Joker's Full Face Revealed In The Batman's 5-Minute Deleted Scene

Joker's Full Face Revealed In The Batman's 5-Minute Deleted Scene

The director re-released a 4K version of Barry Keoghan's scene as the Joker in the movie.

A five-minute-long deleted scene of Barry Keoghan as Joker from the latest The Batman film has been released. Matt Reeves, director of The Batman later released a 4k version as well on Vimeo. Keoghan is only heard (and half-seen) briefly in the film's final moments but we get to see a little more of the iconic character in the deleted scene where Bruce Wayne/Batman (Robert Pattinson) discusses the Edward Nashton/Riddler (Paul Dano) case with the Joker.



In this scene, Batman meets his arch-nemesis for insight into the identity of the mysterious Riddler, a serial killer targeting Gotham's elite. "I think somewhere deep down you're just terrified," the Joker taunts Batman, "because you're not sure he's wrong." 



"It's not an Easter egg scene," Reeves explained to Variety. "It's not one of those end credits Marvel or DC scenes where it's going, like, 'Hey, here's the next movie!' In fact, I have no idea when or if we would return to that character in the movies. I thought it'd be really neat if so much of the fabric of Gotham just already existed...I never was trying to say like, 'Hey, guess what, here's the Joker. Next movie!'" he added. "The idea was more to say, 'Hey, look, if you think that trouble is going to go away in Gotham, you can forget it. It's already here. And it's already delicious.'"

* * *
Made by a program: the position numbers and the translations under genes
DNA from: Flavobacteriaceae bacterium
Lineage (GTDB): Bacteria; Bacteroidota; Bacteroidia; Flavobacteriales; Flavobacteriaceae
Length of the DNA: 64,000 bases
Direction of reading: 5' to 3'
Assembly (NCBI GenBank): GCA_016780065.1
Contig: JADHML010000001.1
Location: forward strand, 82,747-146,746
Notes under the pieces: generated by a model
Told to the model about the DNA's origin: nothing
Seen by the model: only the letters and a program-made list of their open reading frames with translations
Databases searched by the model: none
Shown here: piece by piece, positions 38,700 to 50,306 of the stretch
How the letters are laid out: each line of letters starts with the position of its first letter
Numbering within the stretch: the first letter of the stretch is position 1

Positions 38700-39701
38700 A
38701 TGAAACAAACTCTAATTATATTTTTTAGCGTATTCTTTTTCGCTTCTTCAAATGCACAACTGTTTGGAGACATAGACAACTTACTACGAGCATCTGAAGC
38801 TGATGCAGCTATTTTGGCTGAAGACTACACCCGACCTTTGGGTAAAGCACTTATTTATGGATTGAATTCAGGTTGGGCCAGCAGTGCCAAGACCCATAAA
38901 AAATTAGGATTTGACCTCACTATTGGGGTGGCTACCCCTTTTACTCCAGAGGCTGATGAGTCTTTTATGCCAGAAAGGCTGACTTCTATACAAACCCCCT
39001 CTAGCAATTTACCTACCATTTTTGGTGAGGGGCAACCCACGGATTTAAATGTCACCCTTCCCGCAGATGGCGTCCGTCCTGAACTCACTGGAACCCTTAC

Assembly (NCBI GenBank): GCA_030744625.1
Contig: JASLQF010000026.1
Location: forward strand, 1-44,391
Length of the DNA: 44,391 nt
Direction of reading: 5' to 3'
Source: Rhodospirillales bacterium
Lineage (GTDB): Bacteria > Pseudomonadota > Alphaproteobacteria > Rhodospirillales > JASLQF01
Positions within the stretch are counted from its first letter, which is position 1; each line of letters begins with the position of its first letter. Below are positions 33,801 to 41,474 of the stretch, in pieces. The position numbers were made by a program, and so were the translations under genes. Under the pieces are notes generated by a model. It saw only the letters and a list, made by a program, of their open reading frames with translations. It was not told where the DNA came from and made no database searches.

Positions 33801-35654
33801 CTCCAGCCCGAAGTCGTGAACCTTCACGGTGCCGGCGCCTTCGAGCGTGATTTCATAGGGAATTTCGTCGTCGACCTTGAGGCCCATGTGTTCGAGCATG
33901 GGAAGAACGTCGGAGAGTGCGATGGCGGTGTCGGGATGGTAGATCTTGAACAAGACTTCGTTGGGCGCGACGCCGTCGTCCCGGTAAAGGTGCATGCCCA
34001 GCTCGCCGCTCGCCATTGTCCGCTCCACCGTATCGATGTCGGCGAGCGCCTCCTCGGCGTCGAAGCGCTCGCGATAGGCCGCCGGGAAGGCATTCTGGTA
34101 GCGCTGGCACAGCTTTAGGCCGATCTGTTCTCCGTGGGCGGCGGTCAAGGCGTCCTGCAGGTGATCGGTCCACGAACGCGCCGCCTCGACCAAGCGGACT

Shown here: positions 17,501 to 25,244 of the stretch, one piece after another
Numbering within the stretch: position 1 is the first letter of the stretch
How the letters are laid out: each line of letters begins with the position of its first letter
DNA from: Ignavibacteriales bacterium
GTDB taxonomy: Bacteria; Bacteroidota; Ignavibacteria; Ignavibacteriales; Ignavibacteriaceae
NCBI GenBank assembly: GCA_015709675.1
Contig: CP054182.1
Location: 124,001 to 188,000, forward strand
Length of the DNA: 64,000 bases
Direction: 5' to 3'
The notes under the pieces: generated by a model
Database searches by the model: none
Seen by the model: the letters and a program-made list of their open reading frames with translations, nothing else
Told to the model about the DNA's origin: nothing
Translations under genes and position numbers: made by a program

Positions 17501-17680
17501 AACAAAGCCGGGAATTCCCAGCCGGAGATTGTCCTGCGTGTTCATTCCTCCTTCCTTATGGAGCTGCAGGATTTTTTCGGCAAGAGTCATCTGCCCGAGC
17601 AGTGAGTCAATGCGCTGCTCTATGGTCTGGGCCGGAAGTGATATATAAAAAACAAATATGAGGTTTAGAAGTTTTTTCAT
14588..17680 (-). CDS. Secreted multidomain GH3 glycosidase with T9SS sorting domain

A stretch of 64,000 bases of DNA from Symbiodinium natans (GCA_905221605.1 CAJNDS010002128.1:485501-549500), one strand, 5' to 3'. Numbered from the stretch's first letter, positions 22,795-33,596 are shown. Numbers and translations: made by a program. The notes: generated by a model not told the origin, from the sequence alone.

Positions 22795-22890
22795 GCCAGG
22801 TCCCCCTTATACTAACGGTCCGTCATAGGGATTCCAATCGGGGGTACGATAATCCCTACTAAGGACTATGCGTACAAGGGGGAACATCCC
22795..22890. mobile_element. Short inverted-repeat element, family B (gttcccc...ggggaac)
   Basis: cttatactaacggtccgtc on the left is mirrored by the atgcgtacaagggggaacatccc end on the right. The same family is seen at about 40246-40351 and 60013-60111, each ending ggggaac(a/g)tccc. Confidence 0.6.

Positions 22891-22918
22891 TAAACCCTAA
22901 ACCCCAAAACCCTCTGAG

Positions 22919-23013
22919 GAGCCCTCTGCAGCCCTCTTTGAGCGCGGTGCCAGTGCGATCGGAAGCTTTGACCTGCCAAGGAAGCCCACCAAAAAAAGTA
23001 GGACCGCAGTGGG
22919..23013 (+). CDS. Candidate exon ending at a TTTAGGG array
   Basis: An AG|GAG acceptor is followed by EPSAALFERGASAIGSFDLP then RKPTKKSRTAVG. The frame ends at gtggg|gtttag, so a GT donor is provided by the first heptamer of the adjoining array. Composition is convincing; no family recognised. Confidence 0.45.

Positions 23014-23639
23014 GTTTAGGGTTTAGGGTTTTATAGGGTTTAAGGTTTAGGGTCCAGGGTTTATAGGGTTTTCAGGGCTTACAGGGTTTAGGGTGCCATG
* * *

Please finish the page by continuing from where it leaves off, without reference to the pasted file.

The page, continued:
Although his appearance is never fully revealed, the villain is mostly out of focus or obscured by camera angles. Some angles give a clearer look to his face full of scars. Reeves' re-imagined Joker was designed by Keoghan and makeup artist Michael Marino and the inspiration for his "Joker who's not yet the Joker" included a homage to the mutilated mouth of Conrad Veidt's Gwynplaine in The Man Who Laughs, the 1928 silent film that influenced the DC Comics character. 



"He's held in this very suspenseful way, away from you visually. But I wanted to create an iteration of him that felt distinctive and new, but went right back to the roots," Reeves previously told IGN. "So he's very much out of the Conrad Veidt mold and that idea of the silent film of The Man Who Laughs. He can never stop smiling. And it made Mike [Marino] and I think about—I was talking about The Elephant Man because I love David Lynch. And I was like, 'Well, maybe there's something here where it's not something where he fell in a vat of chemicals or it's not the [Christopher] Nolan thing where he has these scars and we don't know where they came from,'" Reeves explained. "What if this is something that he's been touched by from birth and that he has a congenital disease that refuses to let him stop smiling? And he's had this very dark reaction to it, and he's had to spend a life of people looking at him in a certain way and he knows how to get into your head.'"




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